1. What is biodiversity?

1. What is biodiversity?

Biodiversity is a major topic right now, not just because of the threats it faces, but also because we now understand better than ever just how little we in fact know about it.

In the video, we learn about the definitions of biodiversity and the scale of diversity in different groups of organisms.

Read more in scientific articles

Read more in scientific articles where researchers have tried to estimate the number of species we still don’t know about.

  1. How many species are there on Earth and in the ocean?
    Original article
    Mora, C., Tittensor, D. P., Adl, S., Simpson, A. G. B. & Worm, B. 2011: How many species are there on Earth and in the ocean? PLoS Biology 9(8): e1001127. DOI: 10.1371/journal.pbio.1001127.

  2. How many tons of each organism group are there on Earth?
    Original article
    Bar-On, Y. M., Phillips, R. & Milo, R. 2018. The biomass distribution on Earth. PNAS 115(25): 6506-6511. DOI: 10.1073/pnas.1711842115

  3. A study that counted the number of arthropod species in one rainforest.
    Original articleArticle on ResearchGate
    Basset, Y., ym. 2012: Arthropod diversity in a tropical forest. Science 338(6113): 1481-1484. DOI: 10.1126/science.1226727.

Find out

How many species are there? Why can we still not answer this question precisely? Find out for yourself. When we talk about biodiversity, we usually mean the number of species. Yet diversity of habitats and the genetic diversity within species are also important dimensions of biodiversity.

How long do you have to look to find all the species?

Look at Figure 1 in the  Mora et al. article, where the horizontal axis represents time and the vertical axis the number of species groups known at the particular point in time. The lines in the graphs curve, because the longer we have already spent finding out the number of species groups, the more slowly we find new species. In principle if you look long enough, you will eventually find all the species groups. As the line curves and becomes more and more horizontal, you can make a good estimate of the eventual number species you would find.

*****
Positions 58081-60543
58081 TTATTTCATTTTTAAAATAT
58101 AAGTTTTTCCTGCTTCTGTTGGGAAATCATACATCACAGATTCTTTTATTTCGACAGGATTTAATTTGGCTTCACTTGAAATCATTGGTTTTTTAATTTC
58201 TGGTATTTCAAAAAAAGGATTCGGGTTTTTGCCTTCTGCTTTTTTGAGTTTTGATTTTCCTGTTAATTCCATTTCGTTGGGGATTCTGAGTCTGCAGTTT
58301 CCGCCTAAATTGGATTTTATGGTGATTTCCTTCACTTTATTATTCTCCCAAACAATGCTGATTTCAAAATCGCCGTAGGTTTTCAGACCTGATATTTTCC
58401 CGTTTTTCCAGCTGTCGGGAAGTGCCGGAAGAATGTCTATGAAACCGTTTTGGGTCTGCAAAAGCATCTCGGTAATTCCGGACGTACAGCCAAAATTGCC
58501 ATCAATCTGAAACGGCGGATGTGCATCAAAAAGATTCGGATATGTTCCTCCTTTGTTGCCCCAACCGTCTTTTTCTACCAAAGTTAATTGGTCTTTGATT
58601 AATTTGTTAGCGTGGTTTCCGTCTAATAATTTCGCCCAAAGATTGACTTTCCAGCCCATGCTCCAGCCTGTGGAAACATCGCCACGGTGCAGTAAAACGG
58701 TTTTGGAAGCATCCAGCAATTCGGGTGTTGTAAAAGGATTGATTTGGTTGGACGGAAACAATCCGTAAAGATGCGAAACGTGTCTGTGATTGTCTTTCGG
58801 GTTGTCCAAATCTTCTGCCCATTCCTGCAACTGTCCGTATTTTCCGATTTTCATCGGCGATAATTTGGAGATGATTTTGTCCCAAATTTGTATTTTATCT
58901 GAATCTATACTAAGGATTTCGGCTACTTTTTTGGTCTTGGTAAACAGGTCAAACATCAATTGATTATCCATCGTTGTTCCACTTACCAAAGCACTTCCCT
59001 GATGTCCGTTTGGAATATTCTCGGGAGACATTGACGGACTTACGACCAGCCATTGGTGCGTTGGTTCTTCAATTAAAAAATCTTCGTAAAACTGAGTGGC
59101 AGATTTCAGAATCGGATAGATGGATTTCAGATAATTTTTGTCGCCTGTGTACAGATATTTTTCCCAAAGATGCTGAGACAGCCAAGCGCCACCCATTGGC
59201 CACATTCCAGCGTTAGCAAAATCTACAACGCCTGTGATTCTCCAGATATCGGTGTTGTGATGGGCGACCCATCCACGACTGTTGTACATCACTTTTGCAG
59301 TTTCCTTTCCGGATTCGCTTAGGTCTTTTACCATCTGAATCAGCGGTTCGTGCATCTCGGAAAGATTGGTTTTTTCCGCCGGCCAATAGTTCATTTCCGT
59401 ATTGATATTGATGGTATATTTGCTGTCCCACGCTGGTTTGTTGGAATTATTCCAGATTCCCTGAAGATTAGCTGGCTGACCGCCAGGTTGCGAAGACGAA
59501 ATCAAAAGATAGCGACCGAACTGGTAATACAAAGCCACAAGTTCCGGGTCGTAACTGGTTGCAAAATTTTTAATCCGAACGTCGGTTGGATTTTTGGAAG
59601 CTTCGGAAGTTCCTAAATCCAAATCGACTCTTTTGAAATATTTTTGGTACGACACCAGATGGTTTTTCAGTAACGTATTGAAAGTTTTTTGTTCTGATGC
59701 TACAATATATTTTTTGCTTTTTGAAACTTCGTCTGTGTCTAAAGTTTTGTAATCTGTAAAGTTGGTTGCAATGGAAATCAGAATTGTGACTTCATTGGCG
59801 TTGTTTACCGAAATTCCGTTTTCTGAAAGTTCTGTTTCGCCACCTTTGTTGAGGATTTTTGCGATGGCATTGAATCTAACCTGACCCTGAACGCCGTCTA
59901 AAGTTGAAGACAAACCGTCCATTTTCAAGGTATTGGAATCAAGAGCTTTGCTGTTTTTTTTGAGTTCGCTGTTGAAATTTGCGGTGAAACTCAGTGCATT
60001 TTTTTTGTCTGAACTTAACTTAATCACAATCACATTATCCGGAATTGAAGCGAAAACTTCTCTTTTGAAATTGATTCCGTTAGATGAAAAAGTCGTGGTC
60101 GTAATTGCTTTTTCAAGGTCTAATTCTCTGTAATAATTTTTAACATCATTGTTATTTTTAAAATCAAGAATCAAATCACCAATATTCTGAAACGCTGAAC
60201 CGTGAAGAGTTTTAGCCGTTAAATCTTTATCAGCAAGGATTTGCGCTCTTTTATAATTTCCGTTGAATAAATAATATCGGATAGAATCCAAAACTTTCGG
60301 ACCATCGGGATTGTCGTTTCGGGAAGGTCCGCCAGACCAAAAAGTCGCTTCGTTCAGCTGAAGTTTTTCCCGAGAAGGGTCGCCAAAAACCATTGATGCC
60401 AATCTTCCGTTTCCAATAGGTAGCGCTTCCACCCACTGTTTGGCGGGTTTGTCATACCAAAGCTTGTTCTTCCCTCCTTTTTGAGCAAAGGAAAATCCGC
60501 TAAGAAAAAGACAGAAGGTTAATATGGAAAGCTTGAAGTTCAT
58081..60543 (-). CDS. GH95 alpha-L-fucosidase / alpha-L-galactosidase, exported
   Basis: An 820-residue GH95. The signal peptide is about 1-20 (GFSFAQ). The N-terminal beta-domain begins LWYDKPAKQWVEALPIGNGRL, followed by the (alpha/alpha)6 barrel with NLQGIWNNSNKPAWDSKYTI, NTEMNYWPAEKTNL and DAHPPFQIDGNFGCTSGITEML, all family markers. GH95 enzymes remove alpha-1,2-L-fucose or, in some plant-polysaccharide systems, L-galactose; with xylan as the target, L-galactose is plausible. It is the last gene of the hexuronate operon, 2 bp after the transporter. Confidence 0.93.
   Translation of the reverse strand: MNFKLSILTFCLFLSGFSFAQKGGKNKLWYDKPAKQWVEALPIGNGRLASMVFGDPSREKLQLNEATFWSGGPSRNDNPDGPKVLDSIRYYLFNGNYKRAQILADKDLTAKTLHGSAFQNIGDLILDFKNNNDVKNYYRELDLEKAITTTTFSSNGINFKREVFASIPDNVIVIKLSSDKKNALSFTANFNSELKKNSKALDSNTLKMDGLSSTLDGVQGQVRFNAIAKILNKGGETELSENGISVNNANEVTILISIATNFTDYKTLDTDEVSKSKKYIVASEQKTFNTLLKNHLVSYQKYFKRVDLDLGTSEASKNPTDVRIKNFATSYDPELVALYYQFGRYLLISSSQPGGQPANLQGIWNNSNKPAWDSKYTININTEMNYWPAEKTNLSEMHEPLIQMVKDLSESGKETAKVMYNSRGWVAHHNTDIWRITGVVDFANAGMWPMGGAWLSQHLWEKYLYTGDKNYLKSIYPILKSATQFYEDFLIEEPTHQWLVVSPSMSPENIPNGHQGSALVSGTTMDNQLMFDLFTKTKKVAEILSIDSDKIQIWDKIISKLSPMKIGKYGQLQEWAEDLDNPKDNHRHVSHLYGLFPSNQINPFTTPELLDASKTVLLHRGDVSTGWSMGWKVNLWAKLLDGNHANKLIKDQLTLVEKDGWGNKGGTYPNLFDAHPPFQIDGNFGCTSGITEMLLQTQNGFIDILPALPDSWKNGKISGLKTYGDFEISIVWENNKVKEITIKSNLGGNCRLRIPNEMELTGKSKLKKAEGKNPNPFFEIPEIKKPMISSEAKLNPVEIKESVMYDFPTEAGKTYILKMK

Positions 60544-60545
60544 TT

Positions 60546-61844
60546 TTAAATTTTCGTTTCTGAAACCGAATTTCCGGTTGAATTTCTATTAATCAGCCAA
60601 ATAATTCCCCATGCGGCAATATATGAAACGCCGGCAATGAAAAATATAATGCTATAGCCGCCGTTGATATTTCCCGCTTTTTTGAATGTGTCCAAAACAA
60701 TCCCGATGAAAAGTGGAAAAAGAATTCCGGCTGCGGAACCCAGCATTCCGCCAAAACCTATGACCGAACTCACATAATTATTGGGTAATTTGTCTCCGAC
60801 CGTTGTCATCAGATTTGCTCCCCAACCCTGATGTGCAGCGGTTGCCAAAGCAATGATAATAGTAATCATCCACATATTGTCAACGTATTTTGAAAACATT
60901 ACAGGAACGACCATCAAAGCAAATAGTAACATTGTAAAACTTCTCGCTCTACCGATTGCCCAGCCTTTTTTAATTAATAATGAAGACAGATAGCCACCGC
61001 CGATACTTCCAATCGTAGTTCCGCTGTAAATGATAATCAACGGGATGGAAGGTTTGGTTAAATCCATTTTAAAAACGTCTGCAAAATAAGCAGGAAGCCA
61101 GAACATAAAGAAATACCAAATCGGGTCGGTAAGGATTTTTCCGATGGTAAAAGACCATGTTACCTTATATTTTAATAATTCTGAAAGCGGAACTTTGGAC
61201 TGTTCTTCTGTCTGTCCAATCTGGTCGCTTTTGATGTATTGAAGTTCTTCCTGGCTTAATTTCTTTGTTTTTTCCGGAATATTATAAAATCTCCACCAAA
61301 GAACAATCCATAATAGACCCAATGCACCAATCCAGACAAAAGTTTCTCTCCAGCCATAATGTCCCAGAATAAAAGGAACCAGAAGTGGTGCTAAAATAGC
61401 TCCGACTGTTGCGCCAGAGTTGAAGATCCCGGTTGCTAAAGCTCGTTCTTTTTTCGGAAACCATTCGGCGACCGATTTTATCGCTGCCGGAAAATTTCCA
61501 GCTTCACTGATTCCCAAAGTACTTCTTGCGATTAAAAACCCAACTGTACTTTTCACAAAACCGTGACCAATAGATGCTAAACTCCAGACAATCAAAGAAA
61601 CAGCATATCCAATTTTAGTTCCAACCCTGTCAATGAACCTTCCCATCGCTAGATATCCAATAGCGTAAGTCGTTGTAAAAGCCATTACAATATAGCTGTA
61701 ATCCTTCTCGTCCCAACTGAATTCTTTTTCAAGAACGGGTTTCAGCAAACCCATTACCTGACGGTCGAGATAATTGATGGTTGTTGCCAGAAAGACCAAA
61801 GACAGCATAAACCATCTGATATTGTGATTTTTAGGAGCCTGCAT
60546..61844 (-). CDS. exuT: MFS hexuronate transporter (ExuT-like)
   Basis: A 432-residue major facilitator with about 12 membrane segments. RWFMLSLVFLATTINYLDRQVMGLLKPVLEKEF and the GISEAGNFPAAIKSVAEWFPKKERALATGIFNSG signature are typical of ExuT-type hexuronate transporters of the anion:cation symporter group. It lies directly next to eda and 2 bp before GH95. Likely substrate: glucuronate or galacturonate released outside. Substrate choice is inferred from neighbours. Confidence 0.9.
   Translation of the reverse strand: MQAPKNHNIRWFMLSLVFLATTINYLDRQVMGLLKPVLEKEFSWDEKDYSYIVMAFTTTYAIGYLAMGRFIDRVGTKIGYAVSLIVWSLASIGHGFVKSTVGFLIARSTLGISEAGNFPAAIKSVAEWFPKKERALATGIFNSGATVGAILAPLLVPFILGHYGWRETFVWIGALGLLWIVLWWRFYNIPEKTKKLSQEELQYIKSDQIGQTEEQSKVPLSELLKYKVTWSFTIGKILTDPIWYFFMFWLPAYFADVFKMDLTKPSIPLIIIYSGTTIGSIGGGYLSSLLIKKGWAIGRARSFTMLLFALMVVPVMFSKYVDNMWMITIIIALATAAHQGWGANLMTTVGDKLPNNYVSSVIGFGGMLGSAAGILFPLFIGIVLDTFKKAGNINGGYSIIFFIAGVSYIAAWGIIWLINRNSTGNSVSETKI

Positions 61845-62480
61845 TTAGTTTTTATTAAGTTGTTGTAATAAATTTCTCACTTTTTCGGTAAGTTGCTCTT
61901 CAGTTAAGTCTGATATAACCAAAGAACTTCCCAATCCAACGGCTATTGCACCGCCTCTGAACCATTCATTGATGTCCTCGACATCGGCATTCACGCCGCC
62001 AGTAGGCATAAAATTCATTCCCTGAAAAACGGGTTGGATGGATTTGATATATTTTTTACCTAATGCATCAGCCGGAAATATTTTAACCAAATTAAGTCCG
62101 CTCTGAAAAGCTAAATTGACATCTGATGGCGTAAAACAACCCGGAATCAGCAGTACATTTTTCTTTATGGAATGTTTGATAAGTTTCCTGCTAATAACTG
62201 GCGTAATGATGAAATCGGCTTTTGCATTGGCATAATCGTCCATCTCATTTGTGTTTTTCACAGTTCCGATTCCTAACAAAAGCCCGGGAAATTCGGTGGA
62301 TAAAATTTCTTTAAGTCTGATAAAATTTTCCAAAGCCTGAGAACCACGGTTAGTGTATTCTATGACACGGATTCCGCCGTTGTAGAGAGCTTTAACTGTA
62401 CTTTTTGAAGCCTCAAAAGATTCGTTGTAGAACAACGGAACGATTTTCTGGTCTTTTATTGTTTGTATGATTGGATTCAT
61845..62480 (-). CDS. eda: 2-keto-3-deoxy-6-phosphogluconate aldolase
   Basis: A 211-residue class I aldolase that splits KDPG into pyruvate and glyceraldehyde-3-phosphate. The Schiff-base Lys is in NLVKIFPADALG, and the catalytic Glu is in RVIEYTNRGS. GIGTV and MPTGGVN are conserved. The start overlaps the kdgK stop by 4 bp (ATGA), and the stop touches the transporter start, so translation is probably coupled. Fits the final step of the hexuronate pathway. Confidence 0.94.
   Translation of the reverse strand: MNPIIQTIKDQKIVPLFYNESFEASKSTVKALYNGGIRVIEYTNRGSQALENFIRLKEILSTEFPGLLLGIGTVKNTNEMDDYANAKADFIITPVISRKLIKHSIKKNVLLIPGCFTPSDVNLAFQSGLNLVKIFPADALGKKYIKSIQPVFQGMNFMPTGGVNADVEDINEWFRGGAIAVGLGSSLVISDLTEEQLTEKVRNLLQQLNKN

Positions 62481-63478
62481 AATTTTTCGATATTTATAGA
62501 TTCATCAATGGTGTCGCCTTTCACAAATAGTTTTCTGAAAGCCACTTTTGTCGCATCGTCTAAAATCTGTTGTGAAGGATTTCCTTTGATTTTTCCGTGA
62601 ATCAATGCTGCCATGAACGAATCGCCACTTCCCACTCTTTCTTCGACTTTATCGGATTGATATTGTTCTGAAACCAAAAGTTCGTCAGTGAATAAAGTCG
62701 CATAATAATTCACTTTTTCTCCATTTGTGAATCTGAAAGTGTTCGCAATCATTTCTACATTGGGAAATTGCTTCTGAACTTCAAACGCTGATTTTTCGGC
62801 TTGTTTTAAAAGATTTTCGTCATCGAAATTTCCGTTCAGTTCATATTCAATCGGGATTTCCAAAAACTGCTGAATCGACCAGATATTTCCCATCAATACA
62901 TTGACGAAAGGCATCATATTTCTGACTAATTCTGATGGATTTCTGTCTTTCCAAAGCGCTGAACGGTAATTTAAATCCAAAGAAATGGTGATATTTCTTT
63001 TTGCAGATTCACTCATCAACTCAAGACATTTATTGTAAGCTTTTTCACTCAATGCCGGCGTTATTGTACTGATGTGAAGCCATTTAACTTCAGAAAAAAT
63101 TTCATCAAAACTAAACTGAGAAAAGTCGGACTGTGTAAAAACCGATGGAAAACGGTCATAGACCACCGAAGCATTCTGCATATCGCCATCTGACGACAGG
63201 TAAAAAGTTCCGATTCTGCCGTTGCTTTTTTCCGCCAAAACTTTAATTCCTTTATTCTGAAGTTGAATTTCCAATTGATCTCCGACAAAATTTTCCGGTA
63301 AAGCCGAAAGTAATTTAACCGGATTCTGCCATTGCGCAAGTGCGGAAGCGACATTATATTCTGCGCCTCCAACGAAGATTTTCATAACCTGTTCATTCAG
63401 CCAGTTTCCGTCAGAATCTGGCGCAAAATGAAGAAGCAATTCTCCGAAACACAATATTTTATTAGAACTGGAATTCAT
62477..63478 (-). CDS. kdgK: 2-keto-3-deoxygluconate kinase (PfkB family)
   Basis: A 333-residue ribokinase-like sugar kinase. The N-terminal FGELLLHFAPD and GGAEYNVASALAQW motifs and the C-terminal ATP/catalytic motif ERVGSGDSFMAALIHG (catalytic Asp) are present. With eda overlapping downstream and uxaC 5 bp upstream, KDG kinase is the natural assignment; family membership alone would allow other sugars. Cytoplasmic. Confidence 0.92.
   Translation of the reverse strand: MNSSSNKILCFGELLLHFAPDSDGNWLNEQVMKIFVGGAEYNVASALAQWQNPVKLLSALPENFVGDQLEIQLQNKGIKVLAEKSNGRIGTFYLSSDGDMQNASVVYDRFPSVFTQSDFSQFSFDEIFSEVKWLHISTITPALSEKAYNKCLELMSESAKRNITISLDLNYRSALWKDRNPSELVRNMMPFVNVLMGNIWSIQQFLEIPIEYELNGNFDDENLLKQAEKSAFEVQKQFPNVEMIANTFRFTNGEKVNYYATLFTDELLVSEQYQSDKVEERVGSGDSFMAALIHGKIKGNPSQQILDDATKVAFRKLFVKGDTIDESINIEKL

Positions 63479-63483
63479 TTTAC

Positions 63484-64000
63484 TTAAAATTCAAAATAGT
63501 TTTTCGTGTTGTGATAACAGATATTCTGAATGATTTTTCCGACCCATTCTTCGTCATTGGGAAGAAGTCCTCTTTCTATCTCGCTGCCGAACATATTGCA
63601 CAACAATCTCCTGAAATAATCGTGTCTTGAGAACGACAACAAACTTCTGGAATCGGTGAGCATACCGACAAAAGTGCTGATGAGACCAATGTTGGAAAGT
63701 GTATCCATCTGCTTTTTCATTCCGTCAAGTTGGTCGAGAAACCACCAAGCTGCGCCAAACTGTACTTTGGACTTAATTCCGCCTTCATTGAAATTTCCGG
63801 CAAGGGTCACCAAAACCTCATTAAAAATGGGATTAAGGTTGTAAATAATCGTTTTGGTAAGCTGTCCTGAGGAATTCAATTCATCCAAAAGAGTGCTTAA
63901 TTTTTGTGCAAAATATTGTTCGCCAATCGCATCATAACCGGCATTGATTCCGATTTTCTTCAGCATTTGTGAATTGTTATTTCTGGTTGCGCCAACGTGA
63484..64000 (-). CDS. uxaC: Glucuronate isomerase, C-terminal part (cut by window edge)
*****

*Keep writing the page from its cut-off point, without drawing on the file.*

Try this yourselves in groups of 3-8 people:
  • Decide what you will count: plant species, bird species or different types of rubbish. Decide the limits of your small search area. With a little creativity you can do this in the classroom, for instance by counting different coloured pens in the students’ desks.
  • Choose one person as the timer. They will need a watch, a pen and a piece of graph paper.
  • Choose one person as the classifier, who will need pen and paper.
  • The others begin searching the area. Stay within hearing distance of each other. The searchers shout out what they find to the classifier, who classifies the observations as they see fit and keeps a tally of the different species / rubbish types / colours.
  • Every five minutes the timer asks the classifier how many species have been found so far, and records the answer.
  • At the end, after for instance half an hour, draw the timer’s list as a graph like the ones in the article. Start by finding the largest, i.e. the final tally, round it up and set the top end of the vertical axis to that number. Draw the observations as dots on the graph, and connect the dots with a line.

Does your line curve? Does it curve enough for you to estimate, what the actual number of species in the area might be?

How did the classification go – did you disagree? Biologists sometimes disagree a great deal about how to classify individuals into different species.

Project ideas in biodiversity

1. How can we know what we do not know?

Search the internet for different estimates of how many species are still to be found on Earth. How were the estimates made? How can we know what we do not know?

2. Genetic diversity within species

While species number are talked about the most, genetic diversity within species is also important. Go to the grocery store and photograph different kinds of tomatoes, chilies, apples etc., and to the park to photograph different dog breeds or different coloured pigeons. Make photo collages. Make another trip to a natural environment, and make a separate collage of the genetic diversity you find there. Examples are harder to find in nature, but try something like measuring the flowers on individual plants. When the season is changing, you can find differences in when individual trees come into leaf or turn yellow. If you have snails in your garden, their shells can have a lot of variety. Take a look at the diversity you find in species bred by humans and species found in nature. Why is it harder to find variation in nature? What do you think could be useful about having lots of variation between individuals within a species?